Trauma, Life In the ER
1. If you have a weak stomach, go watch Everybody Loves Raymond,
2. I didn’t do this in order to create material for this blog.
This morning, post-shower, I was standing in the bathroom, jamming a foot into a shoe while brushing my hair and (and this is where people who know me start to wince) gently using a Q-tip on the outside of my ear. I don’t know exactly what happened, but somehow the Q-tip caromed off the hairbrush and ended up deeply embedded in my ear, leaving me with a sensation of, well…a large cotton object jammed in a small area. Sorry, but the pain involved left little room for metaphor. My ear has been steadily leaking blood all day, which is apparently fairly normal for a punctured eardrum. Other than that, as open wounds go, it’s pretty low-key, although there is an odd breeziness on that side of my head. Yes, Mother, I do have an appointment with my ENT Doctor tomorrow- but according to the medical websites, (a) they do heal on their own, (b) no one should ever use a Q-tip. You know the saddest part of this? This isn’t my strangest injury. This isn’t even in the top ten.
Some combination of being naturally quick-moving and being fairly oblivious to my surroundings combines to make me the scourge of insurance companies. In my mid-twenties, I had my tonsils removed (another story, but doesn’t getting an Academy Award nomination at nine and your tonsils out at twenty-six prove exactly how backward I am?), and had gone to my local hospital for the pre-op paperwork. The nurse punched in my Social Security number, and the screen filled with information. “What is that?” I asked. “That’s all the times that you have been admitted to our Emergency Room” said the nurse. I started scanning it. There was the spider bite that went septic, and there was the cracked rib when I was playing with the dog. Oh, and falling up stairs on my way to a fencing lesson and putting my foil point into my shinbone. The time that I was trying to clean up a broken water glass when I had bare feet, got some glass in my rather grubby foot, and decided to sterilize it with tequila. Wow, the lizard bite, which the Doctor told me that he had never seen before. Four concussions, one of which I didn’t remember, but that’s a concussion for you.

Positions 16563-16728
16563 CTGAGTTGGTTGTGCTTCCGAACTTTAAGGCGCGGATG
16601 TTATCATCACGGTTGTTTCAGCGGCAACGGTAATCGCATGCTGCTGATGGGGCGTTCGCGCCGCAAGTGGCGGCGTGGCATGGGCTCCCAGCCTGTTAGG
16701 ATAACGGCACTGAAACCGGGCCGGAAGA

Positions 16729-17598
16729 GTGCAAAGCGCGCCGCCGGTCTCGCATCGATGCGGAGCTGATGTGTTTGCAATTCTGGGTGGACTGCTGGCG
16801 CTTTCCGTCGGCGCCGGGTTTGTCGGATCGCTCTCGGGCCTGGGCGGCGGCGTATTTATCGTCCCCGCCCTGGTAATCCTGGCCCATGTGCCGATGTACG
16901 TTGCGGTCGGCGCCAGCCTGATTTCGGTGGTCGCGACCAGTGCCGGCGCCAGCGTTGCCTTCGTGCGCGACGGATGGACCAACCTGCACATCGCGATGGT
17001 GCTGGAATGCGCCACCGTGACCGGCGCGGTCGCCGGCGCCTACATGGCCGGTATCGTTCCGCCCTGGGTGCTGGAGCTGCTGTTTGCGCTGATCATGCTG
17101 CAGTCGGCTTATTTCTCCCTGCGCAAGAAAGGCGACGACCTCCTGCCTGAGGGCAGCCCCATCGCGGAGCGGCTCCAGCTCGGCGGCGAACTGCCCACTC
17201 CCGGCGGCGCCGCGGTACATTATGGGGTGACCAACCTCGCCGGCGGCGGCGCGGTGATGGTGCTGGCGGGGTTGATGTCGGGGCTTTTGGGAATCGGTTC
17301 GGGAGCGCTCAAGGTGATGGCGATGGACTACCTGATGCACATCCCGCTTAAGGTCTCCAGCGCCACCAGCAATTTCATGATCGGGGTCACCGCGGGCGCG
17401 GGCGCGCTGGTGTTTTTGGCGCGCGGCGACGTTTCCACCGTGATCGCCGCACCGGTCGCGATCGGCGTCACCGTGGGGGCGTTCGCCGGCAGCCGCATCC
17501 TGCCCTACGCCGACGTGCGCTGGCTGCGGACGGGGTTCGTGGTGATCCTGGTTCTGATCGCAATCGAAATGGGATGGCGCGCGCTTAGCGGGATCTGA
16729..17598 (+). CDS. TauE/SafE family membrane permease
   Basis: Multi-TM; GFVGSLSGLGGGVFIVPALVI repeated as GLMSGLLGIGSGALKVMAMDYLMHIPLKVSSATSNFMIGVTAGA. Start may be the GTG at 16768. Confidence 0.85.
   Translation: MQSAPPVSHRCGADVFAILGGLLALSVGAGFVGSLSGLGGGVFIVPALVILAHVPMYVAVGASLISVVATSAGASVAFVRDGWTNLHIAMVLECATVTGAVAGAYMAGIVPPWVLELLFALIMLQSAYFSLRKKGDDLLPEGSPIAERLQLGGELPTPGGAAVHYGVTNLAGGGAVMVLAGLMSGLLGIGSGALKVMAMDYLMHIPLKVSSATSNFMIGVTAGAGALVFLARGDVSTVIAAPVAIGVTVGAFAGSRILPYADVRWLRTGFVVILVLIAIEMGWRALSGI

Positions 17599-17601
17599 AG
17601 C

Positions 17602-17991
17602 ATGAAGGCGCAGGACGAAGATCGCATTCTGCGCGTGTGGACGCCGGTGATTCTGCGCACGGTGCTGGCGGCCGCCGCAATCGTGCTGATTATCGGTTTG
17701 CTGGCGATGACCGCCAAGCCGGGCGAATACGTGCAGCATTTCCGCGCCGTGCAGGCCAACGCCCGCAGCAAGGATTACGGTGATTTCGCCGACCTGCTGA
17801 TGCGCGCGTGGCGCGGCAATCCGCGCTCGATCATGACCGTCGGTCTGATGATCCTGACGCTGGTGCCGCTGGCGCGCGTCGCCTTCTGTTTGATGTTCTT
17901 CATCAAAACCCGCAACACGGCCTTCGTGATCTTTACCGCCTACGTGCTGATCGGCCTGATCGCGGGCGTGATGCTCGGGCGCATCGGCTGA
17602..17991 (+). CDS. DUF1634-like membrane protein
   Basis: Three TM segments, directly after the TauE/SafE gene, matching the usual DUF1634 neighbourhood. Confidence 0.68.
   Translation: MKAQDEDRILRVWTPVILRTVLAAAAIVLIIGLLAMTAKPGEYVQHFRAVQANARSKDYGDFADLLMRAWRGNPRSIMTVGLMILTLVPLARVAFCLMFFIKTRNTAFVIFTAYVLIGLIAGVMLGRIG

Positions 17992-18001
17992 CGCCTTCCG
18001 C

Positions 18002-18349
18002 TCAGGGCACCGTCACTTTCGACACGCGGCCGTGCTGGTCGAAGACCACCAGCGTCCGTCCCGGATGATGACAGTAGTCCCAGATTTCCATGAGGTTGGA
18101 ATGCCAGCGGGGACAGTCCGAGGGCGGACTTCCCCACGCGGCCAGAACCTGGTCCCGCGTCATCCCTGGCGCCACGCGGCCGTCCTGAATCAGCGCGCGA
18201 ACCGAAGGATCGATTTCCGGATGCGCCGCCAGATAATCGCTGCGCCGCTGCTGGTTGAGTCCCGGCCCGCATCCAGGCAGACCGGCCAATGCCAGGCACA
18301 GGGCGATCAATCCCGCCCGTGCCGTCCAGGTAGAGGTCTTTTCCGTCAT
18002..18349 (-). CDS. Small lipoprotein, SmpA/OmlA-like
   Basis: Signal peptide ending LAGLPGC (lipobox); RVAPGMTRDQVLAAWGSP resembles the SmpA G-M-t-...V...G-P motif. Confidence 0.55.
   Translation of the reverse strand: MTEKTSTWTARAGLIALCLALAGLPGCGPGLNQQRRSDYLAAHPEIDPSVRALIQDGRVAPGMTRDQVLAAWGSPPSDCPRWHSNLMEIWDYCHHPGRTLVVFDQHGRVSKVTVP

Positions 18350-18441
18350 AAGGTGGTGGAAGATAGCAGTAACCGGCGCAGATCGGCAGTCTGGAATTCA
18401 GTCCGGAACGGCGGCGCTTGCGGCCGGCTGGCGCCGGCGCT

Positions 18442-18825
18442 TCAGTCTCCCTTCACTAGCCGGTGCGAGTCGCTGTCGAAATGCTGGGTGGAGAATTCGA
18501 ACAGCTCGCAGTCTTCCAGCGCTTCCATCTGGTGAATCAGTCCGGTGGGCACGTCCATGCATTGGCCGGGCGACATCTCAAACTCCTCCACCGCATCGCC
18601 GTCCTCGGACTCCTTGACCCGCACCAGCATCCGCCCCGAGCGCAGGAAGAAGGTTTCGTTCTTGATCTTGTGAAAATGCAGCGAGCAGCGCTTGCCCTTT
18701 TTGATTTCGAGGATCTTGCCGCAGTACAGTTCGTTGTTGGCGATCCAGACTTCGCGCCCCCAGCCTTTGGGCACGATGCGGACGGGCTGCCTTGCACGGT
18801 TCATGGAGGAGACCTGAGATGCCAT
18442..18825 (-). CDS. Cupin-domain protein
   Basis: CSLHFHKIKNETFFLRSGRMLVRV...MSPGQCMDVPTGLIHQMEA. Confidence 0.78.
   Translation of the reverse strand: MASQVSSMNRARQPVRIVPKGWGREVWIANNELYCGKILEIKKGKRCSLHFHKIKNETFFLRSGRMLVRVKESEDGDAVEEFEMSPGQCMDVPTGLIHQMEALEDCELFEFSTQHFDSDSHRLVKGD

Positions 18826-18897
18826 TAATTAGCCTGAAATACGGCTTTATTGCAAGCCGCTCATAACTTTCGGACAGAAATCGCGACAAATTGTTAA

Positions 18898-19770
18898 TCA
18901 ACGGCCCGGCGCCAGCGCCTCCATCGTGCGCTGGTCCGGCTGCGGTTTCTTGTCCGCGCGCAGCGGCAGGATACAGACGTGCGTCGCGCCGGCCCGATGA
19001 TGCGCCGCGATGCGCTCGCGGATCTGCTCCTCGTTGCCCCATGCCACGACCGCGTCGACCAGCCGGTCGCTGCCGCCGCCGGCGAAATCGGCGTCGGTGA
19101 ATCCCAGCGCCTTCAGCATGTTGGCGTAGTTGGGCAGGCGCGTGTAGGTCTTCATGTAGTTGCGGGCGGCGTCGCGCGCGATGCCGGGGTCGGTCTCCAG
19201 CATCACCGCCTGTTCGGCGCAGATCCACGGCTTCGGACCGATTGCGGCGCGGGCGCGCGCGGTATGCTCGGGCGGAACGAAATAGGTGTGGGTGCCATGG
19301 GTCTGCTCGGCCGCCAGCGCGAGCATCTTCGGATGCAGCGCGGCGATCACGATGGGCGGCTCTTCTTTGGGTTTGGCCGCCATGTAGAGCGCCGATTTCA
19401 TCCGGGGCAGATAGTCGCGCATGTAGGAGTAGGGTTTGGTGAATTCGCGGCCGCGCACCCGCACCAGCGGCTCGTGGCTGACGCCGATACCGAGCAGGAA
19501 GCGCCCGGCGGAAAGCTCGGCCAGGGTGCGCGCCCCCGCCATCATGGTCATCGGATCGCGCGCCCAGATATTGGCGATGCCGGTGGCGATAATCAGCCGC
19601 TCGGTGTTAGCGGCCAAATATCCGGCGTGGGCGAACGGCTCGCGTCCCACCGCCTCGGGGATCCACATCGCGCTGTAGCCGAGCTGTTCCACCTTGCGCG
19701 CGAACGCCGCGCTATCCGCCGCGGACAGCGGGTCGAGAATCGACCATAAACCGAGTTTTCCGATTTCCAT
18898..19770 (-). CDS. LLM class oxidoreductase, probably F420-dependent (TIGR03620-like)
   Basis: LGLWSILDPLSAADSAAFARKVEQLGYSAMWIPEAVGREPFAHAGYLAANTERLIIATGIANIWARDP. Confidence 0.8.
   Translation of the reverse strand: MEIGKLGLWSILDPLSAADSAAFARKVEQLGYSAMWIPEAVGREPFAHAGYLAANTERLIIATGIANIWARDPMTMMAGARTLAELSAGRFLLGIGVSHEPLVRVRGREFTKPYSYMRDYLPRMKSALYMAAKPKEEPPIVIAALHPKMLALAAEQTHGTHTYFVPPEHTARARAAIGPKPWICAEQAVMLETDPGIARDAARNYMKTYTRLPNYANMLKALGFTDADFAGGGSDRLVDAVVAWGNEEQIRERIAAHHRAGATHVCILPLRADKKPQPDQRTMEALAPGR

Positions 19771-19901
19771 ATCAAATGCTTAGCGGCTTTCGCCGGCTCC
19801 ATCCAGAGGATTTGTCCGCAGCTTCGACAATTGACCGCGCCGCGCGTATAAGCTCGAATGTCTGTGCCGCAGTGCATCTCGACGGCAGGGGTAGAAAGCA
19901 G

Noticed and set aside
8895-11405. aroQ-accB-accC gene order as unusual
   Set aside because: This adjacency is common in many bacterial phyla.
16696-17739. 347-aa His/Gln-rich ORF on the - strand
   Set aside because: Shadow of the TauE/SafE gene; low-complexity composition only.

Nothing has ever been life-threatening; I have never started walking towards the light. They are always just one hill away from killing me; I’m not on Death's door, but I can see it from where I am standing. This might be part of the reason why I never indulged in some of the more potentially lethal forms of adolescent entertainment. If you have already been cut out of a car that has melded with the center divider of the Long Beach freeway, you can only assume that you’ve used up all of your vehicular luck. I have had five cars totaled out underneath me, which makes it difficult to convince people to carpool with me.
“Thanks Quinn, but I’ve been meaning to try out the Los Angeles bus system!”
Really, though, I have been a passenger in four of five of those cars, which should make people rest easy about driving with me. Although, I probably just gave up any chance of being offered a ride anywhere, ever.
Oddly enough, I have only broken one bone, my little toe. I did it by walking the horse that I was riding through a river, and choosing to use my foot as a place to guide the hoof of a 1,500 pound animal. I guess that you can lead a horse to water, but only Quinn needs Vicodin afterwards.
But here’s the good news. First of all, I am not dead. I have a marvelous pain threshold. I rarely become terribly upset when I get injured; the sheer repetition of wounds leaves me feeling an emotion closer to boredom, so I am not one of those people in the ER who is stressing everyone else out by screaming “My liver is exploding!” I may be holding my abdomen together with a Kleenex, but I’m doing a crossword puzzle. I even have my own personal protocol for hospital trips based upon the fact that I don’t want my loved ones frightened by hearing some nurse say “I am calling from Cedars-Sinai, are you related to a Kim Cunningham?”, so I insist on making my own call. I might be tied to a board waiting for an MRI, but as long as they haven’t wired my jaw shut, my telephone voice can exude health and vigor.
And then I can hear the loved one sigh very softly and say “Oh God, Quinn, what did you do now?”